Aug 21 2014


MADISON — Attorney General J.B. Van Hollen wishes to recognize law enforcement’s use of the Wisconsin Crime Alert Network in solving crimes, and he reminds Wisconsinites of the recently launched Silver Alert Program, which is part of the Wisconsin Crime Alert Network, or WCAN.


Since the WCAN became operational, almost 5,000 alerts have gone out, assisting law enforcement statewide in solving more than 50 criminal cases and missing or endangered persons investigations.  Below is a snapshot of some recent investigations in which law enforcement benefitted from use of the WCAN.


Off-Duty Officer Recognizes Distinct Truck Damage in WCAN Alert
On August 7, 2014, the Sun Prairie Police Department issued a WCAN alert about a series of gas drive-offs, all involving the same vehicle, which had distinct damage.  Photos of the vehicle were included in the alert.  Other agencies also were investigating reports of drive-offs involving a vehicle with the same description; however, in each drive-off incident the vehicle had different license plates (all of which were reported stolen in other jurisdictions).

Several days after Sun Prairie issued its alert, an off-duty officer from the DeForest Police Department spotted the vehicle from the WCAN alert operating in the City of Madison and contacted the Madison Police Department, which initiated a traffic stop and a consent search, during which officers located some of the stolen plates.  Charges are pending as the investigation continues.


Suspect in Theft of Lottery Ticket Identified Within 30 Minutes of WCAN Alert
On August 4, 2014, the Cudahy Police Department issued a WCAN alert for the theft of lottery tickets from a gas station.  The suspect created a diversion for the store clerk, then reached behind the counter and took $300 in lottery tickets.  A surveillance photo of the suspect was attached to the alert.  Within 30 minutes of issuing the alert, Cudahy Police were contacted by officers with the Greenfield and Germantown Police Departments who identified the individual in the photo.


Officers Solve Crime Before It Was Reported
On July 9, 2014, the Town of Madison Police Department issued a WCAN alert for a suspicious vehicle that had approximately 300 metal pieces of new construction material.  Reports indicate the driver stated to officers that he had found the metal near a dumpster.  The vehicle and the driver matched descriptions in other recent metal theft cases.  Town of Madison Police had the vehicle towed and placed a hold on it while the driver was held on a probation hold.  On July 10, 2014, a business called the Verona Police Department and reported a metal theft, which appeared to match the materials described in the July 9th WCAN alert by the Town of Madison Police Department.  Later, the victim of the theft in Verona identified the stolen property at the impound yard.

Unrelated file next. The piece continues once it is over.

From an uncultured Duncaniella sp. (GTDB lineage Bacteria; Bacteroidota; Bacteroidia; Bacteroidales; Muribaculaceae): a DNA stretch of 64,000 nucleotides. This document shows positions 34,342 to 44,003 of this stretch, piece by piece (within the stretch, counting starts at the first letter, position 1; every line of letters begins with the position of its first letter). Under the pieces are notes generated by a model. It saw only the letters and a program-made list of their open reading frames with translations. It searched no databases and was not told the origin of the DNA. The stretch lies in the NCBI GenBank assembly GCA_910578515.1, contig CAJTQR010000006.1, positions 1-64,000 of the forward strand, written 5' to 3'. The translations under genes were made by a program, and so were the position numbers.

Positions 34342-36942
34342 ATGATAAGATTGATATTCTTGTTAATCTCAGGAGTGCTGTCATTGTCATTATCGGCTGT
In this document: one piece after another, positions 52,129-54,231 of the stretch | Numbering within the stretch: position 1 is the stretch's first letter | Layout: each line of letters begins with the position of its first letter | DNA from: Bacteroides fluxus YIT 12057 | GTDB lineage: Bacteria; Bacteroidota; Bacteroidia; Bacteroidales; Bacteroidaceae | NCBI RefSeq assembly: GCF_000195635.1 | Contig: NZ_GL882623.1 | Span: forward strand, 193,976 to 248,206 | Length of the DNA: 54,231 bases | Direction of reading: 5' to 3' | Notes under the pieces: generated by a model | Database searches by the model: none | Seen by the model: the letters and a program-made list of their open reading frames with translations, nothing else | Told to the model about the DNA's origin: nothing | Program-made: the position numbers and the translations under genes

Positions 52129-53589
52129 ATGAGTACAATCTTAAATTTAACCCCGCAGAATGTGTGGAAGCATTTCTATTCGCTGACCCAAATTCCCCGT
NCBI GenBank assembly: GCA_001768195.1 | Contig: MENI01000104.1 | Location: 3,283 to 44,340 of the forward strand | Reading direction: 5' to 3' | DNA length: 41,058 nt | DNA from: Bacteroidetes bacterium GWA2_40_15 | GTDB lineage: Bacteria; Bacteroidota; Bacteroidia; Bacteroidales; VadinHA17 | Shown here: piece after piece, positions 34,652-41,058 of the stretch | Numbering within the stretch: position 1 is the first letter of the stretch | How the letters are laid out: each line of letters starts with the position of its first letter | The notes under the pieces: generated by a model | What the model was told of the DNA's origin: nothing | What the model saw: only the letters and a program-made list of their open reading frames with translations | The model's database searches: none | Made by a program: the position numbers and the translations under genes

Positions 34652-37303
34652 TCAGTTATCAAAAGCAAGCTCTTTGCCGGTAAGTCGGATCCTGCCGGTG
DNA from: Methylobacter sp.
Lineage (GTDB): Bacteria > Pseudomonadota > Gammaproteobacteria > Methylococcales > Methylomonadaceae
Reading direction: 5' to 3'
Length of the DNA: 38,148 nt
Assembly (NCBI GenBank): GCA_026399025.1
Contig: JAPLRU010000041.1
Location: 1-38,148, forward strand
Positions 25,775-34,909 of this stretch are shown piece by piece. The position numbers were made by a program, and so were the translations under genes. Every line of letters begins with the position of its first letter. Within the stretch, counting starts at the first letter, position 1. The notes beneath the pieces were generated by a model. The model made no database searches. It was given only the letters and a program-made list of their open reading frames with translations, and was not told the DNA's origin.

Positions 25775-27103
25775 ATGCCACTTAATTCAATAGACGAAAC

To enroll for free, or to learn more about the WCAN, visit the website below:


“These are excellent examples of the value of sharing information quickly and efficiently when investigating crime,” Attorney General Van Hollen said.  “I encourage the public to sign up for WCAN alerts to keep informed about what’s happening in their community, and with the addition of the Silver Alert program, they’ll also be made instantly aware any time a vulnerable senior is reported missing.”


Silver Alert Program Part of the Wisconsin Crime Alert Network


On August 1, 2014, Wisconsin’s new Silver Alert law (Act 264) took effect to protect Wisconsin’s at-risk or vulnerable senior population.  Silver Alerts go out by email, text message, or fax through the Wisconsin Crime Alert Network to notify the public that an adult with Alzheimer’s, dementia, or other permanent cognitive impairment is missing.  Anyone may subscribe online to receive Silver Alerts and Crime Alerts for free by email, text or fax.


On August 8, 2014, the Wisconsin Department of Justice activated its first Silver Alert, at the request of the Menomonee Falls Police Department, for an individual who was reported to have gone to a local gas station but didn’t return home.  The alert was cancelled within hours the same day after the individual had been located and was safe.


In partnership with the Wisconsin Broadcasters Association, the Outdoor Advertising Association of Wisconsin and Wisconsin Department of Revenue, Silver Alerts may be broadcast through television and radio, digital billboards, and lottery display terminals.  Alerts also may be displayed on highway digital messaging signs through the Wisconsin Department of Transportation.  Silver Alerts will be issued when the following criteria are met:


  • The missing person is 60 years of age or older;
  • The missing person is believed to have Alzheimer’s, dementia, or another permanent cognitive impairment that poses a threat to the individual’s health and safety;
  • There is reasonable belief that the missing person’s disappearance is due to the individual’s impaired cognitive condition;
  • The Silver Alert request is made within 72 hours of the individual’s disappearance;
  • There is sufficient information available to disseminate to the public that could assist in locating the missing person.


As Alzheimer’s and dementia are not limited to those 60 and older, where individuals are missing and at risk but do not meet the criteria for a Silver Alert, the Wisconsin Crime Alert Network (WCAN) can be utilized to send out a Missing/Endangered alert.


The public and businesses are encouraged to sign up to receive Silver Alerts and Crime Alerts at no cost by going to



With the WCAN, law enforcement officers issue alerts at no cost either by fax, e-mail or text message to individuals and business owners.  Anyone may subscribe to the Wisconsin Crime Alert Network to receive alerts.  To enroll for free, visit